BECKEL: Wait a second, first of all, there are thousands of people involved in this. You're taking the words of people who are in position of power, all got out of positions of power, some to say. I think most of them are covering their butts or selling their books. But you can't just say everybody in the administration, everybody in international security intelligence believes that this is the wrong strategy, that it's not true.

GUILFOYLE: I think the generals do.

BECKEL: What generals? How many have you seen? How many of them?


GUILOFOYLE: The majority of them that are still active, and that are in fact...

BECKEL: I don't think this is going any at all.

BOLLING: How about chairman and the joint chiefs?

PERINO: Yeah, how about that?

BOLLING: That's a big one.

BECKEL: He said he agreed with the strategy until -- unless it contain.

GUTFELD: I figured out the October surprise.

GUILFOYLE: What is it?

GUTFELD: Valerie Jarrett and President Obama are the same person.

GUILFOYLE: I knew it.

GUTFELD: You've never seen them together, have you, Bob?

PERINO: Eric, you had to point on this, and then I wanna -- one more.

BOLLING: Very, very quickly, 60 minutes is about the oil?


BOLLING: Sixty minutes last night, they did a great job, they took apart what's really going on with ISIS. The king of Jordan and a Turkish high level Intel advisor, I'm talking about the oil revenues that they're making. They're also making revenues from electricity, they're going to sell electricity back to the people and back to the Syrian government, and they're also getting international donation. They can't do anything about international donations, they'll still come in. However, there's something you can do about the oil.

While I'm watching this, I realize what you could do -- now listen, oil comes out of the ground if you -- it comes out in certain areas, you can literally blow up these installations, blow up the oil installation where they pull it out of the ground and where they refine it. You're not doing anything to the oil -- hold on. You're not doing anything to the oil, it will still be there for the Iraqi people or the Syrian people or the Turkish people. Just stop ISIS from the ability to get it out of the ground and selling it on the black market.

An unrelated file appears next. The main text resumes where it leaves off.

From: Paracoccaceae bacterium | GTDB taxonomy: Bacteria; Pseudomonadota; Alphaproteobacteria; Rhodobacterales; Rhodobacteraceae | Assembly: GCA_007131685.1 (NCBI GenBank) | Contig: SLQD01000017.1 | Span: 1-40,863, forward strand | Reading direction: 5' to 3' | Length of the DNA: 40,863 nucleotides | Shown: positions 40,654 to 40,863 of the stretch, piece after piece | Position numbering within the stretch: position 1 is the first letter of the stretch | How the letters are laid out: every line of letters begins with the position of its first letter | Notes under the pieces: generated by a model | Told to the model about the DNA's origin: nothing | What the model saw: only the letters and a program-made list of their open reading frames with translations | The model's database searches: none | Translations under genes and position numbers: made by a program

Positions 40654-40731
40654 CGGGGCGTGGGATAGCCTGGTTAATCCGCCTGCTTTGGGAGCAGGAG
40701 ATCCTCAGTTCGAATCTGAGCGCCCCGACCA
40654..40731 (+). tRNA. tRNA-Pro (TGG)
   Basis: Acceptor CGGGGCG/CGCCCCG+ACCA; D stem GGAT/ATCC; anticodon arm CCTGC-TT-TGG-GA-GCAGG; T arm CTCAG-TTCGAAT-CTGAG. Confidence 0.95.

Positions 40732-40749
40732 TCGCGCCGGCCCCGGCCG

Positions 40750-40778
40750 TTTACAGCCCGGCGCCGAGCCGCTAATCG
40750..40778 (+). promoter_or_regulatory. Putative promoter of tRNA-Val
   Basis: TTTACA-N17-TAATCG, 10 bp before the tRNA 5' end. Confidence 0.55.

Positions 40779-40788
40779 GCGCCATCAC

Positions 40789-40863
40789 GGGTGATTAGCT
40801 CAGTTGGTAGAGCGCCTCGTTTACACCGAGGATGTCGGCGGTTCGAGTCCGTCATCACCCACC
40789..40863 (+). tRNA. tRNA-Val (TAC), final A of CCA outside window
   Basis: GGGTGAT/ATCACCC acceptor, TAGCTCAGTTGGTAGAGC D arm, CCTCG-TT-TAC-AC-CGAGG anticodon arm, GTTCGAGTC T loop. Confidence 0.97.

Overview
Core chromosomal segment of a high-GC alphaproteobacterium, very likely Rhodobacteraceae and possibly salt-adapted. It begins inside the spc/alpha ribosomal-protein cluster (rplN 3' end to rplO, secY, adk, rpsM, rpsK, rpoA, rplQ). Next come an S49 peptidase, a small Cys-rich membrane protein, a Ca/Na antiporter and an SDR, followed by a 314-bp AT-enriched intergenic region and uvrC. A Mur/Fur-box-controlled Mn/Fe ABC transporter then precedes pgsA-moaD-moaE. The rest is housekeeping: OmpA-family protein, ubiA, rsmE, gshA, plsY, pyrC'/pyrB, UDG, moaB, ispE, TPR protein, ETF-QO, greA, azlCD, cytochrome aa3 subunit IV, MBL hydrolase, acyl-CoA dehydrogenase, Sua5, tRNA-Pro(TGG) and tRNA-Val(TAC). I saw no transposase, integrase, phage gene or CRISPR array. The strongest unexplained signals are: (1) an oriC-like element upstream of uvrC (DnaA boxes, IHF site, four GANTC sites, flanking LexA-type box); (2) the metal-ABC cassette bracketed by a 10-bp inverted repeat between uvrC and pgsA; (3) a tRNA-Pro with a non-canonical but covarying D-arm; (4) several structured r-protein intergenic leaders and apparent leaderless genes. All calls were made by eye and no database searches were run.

BECKEL: Or that ruling infrastructure, take it back.

BOLLING: What's that?

BECKEL: Take it back. Take the wells back and take the electric back.

BOLLING: That's would be great, but wait...

PERINO: That's what Donald Trump wants to do.

BOLLING: Yeah. Take the -- barring being able to take it back, blow them up.

GUTFELD: But think of the -- what that would do to the environment, Eric.

PERINO: I mean that is great. GUIFOYLE: Do you know what happened, they got to Westside yesterday?

PERINO: Actually, you guys are so good at this, and you help me out so much, because ahead, they march to save the planet, but is the planet grateful for what they left behind? We're gonna show you what the greenies did to the Big Apple over the weekend.

GUTFELD: What's a Big Apple?

BECKEL: You left the garbage...


BOLLING: Welcome back. The eco-terrorists descending upon Manhattan yesterday, three or four hundred thousand climate activist showed off and let the carbon footprint like nobody's businesses. By carbon footprint, I mean, big SUV's, private jets, and a whole lot of garbage. In fact, this earth loving priest (ph) trash the place resulting cleanup is gonna cost a ton, and guess who's gonna pick the tab, the tax payer. When asked about their hypocrisy, my Cashin' In panelist, good friend, Michelle Fields, here's what they told her, Lionel (ph), had to say for themselves.


MICHELLE FIELDS, POLITICAL JOURNALIST: What are you hoping to achieve?

UNIDENTIFIED MALE: We want to create 100 percent clean energy and we need to make a transition in this country, we need to show leadership. And that's why we're here.

FIELDS: What do you say to critics, who say you go on yachts, you're traveling, and then here you are, trying to get climate change?

UNIDENTIFIED MALE: Trying to get a climate march. Sorry.

FIELDS: Mr. Vice President, what do you think about electricity rates going up over this, sir? What about your own, sir?



BOLLING: I think that one was Kerry (inaudible) right there. Let's bring it around. Greg, your thoughts on the climate change...

GUTFELD: It's almost too easy, they created more waste than a sumo wrestler on laxatives, and they came to our town and they trashed it and then they leave. But you know what? Here's the thing, and, Bob, you have to agree with me on this. Most of the original leaders in the environmental movement are gone, they'd left because it's gotten too radicalized, because it's not about climate, it's about capitalism. These people did not go and protest China, they went to Wall Street. So, why did they do that? Because it's about making money, it's about profits that they don't understand. Meanwhile, they claimed that they blocked Wall Street By blocking a street. They don't believe that markets are electronic. So, they're sitting in the street like a bunch of numb skulls.

BECKEL: I think you're point is pretty well taken. I see there has been a merger of anti-business and some environmentalists. But I will say this, the amount of money it will take to clean up the streets of New York, they went right past my apartment building yesterday, and I saw a few things on the streets. But the amount of money we're going to spend to clean up superfund sites is about a big -- I bet you heard a word about that.

PERINO: That's not about global warming, superfund sites.

BECKEL: Superfund sites are corporations. That's what I'm -- Greg raise corporations.

GUTFELD: No. My point is, if you saw the people there, they were communists, they were socialists. It had nothing to do with the environment. What this is, and it's using the environment as a tool to denigrate the world's greatest system.

BECKEL: You call them communists and you call them terrorists, right?